In the Book of Hermes, the distinction between artificial and natural activity is disregarded. The author argues that the latter is unnatural only when the result of the process is human and not an outcome of nature. This distinction is also based on the notion of causality and distinguishes natural and artificial activity. In contrast, natural activity occurs spontaneously and does not require human agency. Hence, the distinction between artificial and natural activity is false.
While fire is a clear example of artificial activity, it can also be found in nature. Aristotelian categories, however, do not distinguish between natural and artificial activity. In this sense, art products are not necessarily artificial. Thomas Aquinas, for example, continued the empirical approach to chemical technology and used the burning of wood to illustrate this point. Similarly, Aquinas argued that the four elements are equivalent and do not differ in their application.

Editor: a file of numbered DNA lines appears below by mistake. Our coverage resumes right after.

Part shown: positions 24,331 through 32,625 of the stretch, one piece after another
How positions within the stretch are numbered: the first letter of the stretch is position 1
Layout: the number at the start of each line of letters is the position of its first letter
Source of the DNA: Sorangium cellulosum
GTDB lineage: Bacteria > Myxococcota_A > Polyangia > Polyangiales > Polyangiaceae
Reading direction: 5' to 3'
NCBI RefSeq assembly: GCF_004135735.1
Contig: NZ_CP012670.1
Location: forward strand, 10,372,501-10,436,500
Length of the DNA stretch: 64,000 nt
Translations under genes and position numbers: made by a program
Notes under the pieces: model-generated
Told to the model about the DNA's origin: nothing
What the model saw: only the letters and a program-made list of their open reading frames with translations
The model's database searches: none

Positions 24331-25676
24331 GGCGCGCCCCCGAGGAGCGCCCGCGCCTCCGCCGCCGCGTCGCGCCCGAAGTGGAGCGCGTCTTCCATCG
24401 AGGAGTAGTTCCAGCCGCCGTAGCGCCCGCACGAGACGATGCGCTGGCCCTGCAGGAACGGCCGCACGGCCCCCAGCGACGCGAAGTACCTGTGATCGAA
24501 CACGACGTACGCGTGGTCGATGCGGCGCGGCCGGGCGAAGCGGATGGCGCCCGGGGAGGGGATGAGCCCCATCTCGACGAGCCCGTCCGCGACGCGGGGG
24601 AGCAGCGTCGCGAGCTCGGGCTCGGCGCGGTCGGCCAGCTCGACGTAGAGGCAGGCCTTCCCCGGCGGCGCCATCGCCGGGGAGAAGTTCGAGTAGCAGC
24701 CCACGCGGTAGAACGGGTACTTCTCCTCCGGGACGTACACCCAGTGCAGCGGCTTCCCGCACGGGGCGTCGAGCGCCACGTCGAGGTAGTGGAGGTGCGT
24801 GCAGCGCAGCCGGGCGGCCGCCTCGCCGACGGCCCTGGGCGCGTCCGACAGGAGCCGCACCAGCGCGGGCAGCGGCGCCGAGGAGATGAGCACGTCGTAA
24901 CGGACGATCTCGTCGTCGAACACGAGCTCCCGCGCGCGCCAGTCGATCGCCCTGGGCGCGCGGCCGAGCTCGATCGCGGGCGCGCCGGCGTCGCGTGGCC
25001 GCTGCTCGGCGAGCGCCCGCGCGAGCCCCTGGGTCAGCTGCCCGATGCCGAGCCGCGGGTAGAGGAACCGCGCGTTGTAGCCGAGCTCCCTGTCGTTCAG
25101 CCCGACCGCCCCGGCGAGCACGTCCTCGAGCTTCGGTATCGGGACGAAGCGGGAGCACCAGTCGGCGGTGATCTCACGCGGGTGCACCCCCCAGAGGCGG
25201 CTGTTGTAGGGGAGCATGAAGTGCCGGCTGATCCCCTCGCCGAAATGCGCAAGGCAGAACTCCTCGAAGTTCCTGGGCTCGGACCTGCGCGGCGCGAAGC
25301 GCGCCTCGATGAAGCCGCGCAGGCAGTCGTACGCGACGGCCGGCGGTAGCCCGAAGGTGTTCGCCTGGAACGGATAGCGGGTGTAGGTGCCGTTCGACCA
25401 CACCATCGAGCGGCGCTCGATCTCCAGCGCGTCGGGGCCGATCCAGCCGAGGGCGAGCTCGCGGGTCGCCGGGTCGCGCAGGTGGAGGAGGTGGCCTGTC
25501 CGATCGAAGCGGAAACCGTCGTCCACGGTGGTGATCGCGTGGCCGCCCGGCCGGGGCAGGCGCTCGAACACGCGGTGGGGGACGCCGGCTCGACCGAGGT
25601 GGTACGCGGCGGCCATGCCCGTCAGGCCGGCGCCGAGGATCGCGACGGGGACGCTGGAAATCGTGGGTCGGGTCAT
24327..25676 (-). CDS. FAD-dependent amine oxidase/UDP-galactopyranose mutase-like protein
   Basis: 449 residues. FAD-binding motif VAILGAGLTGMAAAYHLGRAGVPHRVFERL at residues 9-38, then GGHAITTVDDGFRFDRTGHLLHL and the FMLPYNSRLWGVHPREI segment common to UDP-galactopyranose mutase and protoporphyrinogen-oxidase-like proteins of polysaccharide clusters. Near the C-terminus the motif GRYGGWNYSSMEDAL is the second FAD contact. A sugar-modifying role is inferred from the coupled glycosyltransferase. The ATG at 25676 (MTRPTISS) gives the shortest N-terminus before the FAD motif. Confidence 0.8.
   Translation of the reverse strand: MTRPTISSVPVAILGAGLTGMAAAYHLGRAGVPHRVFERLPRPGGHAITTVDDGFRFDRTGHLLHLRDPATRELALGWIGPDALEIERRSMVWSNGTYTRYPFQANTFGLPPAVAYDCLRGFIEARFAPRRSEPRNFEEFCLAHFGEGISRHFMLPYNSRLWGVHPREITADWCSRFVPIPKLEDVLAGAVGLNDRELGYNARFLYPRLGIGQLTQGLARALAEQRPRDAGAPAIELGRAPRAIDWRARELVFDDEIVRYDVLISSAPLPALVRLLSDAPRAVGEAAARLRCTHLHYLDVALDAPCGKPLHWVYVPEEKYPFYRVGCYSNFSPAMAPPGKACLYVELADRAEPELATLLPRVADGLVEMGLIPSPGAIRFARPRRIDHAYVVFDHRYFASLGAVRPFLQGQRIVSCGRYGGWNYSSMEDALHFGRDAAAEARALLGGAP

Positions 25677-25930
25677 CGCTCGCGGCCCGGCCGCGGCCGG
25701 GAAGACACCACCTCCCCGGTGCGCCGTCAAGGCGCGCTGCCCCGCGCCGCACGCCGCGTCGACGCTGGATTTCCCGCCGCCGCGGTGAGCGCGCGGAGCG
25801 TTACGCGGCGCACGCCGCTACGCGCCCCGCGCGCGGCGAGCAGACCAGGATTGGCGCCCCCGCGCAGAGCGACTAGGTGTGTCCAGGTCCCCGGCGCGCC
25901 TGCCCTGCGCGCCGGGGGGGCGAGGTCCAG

Alchemy was a kind of art that attempted to mimic the qualities of natural products. It is different from painting, sculpture, or lifelike automata. The process involved cutting, molding, or compounding matter. There is no inherent principle of change in these types of operations. Nevertheless, art is not natural in the sense that it cannot produce natural products. For this reason, it is not a valid definition of art. It is, however, a legitimate pursuit.